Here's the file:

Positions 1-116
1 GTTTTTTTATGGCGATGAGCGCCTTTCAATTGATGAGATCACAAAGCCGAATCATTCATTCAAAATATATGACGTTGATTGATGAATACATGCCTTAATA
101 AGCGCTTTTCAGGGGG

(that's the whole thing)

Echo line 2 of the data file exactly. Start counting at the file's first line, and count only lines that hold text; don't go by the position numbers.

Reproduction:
1 GTTTTTTTATGGCGATGAGCGCCTTTCAATTGATGAGATCACAAAGCCGAATCATTCATTCAAAATATATGACGTTGATTGATGAATACATGCCTTAATA